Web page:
Bloodsong of Love
nytheatre.com review by David Gordon
April 10, 2010
Joe Iconis is the best musical theatre writer that the public has never heard of. But, if you're one of the people who have heard of him, you probably agree with my statement. He writes smart, hummable music and has a talented posse of actors who do his stuff called the Family.
The Family—along with Iconis's music and script—are the stars of Bloodsong of Love, the Rock 'N' Roll Spaghetti Western, a rollicking presentation by Ars Nova. It is directed by frequent Iconis collaborator John Simpkins.
The plot can be summed up in the three-line song of our hero, known only as The Musician:
Gonna find the bastard
Get my woman back
And be with her again beneath the setting sun.
The bastard is Lo Cocodrilo, a kazoo-playing fiend who captured the Musician's wife Violetta and then sent him to jail for three years. The Musician is released, and, with the help of Banana (the Sancho Panza-like sidekick), sets out to get Violetta back. It helps that the song he wrote for Violetta, the bloodsong of love of the title, kills those without strong hearts.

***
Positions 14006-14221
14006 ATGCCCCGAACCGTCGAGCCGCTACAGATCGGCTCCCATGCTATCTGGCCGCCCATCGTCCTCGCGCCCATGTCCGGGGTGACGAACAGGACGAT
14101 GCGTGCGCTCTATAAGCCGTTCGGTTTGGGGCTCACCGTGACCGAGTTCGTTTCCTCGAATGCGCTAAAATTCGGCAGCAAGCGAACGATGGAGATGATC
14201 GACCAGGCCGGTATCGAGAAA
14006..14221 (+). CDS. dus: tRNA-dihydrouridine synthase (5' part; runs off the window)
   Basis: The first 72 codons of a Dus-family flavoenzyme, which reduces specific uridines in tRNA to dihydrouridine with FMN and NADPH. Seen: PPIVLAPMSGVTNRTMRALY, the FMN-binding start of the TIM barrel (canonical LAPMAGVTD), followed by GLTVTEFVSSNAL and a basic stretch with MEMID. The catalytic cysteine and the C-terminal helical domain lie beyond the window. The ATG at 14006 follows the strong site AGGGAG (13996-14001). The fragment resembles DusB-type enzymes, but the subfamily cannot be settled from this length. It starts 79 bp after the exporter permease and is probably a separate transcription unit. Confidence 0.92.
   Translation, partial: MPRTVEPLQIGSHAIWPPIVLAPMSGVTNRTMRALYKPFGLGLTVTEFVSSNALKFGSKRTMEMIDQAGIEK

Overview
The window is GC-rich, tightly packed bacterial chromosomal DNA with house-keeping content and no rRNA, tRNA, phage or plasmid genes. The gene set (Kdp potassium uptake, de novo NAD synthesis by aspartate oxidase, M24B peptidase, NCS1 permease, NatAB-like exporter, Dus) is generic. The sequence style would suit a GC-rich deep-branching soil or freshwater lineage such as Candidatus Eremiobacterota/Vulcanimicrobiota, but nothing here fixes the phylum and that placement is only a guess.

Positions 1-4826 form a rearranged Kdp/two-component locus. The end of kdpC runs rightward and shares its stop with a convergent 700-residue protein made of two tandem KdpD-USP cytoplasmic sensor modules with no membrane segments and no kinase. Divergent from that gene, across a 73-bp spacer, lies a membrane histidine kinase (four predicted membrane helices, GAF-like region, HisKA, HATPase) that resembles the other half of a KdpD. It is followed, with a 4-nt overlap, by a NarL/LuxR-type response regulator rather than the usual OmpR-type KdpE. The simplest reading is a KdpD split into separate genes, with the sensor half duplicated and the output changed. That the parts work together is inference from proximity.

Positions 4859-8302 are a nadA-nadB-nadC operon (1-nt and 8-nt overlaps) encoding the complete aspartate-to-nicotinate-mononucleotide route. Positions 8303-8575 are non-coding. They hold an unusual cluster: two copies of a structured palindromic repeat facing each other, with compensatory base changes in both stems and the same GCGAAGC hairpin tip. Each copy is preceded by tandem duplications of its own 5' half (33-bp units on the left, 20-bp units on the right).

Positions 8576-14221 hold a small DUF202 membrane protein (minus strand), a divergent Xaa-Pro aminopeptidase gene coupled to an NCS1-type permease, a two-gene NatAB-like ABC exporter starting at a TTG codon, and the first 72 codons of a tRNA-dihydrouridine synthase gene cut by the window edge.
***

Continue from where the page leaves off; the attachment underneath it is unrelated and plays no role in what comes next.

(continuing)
It is the melodramatic violence, spurting blood, Wild West setting, and a few pseudo-Mexican characters that qualifies Bloodsong to be a Spaghetti Western (which were classified by those characteristics, as well as an Italian and Spanish production team.)
The cast couldn't be better, and very fine, enthusiastic performances are drawn from the Family members—the huge voiced Katrina Rose Dideriksen (as Whore in Boots), Jeremy Morse (outrageously funny as Lo Cocodrilo), MK Lawson (as Violetta), stoic Eric William Morris (as the Musician), Lance Rubin (also outrageously funny as Banana), and the soulful Jason "Sweet Tooth" Williams as the Storyteller.
The set, designed by Michael Schwelkardt, makes great use of the tiny space (and even extends just a bit into the audience). Perhaps the cleverest part, which plays into an ingenious sight gag, involves the use of a treadmill.
Iconis's score is just as good as that of Things to Ruin, and I've been humming one of the songs for days. The script could use a little bit of cutting; the second act feels too long.
And there is a lot of blood. In fact, in Simpkins's staging, there's enough spurting blood to rival a Quentin Tarantino film or a Martin McDonagh play. There's a reason why the first few rows get plastic bag ponchos. It's better if you're not squeamish. Just a warning.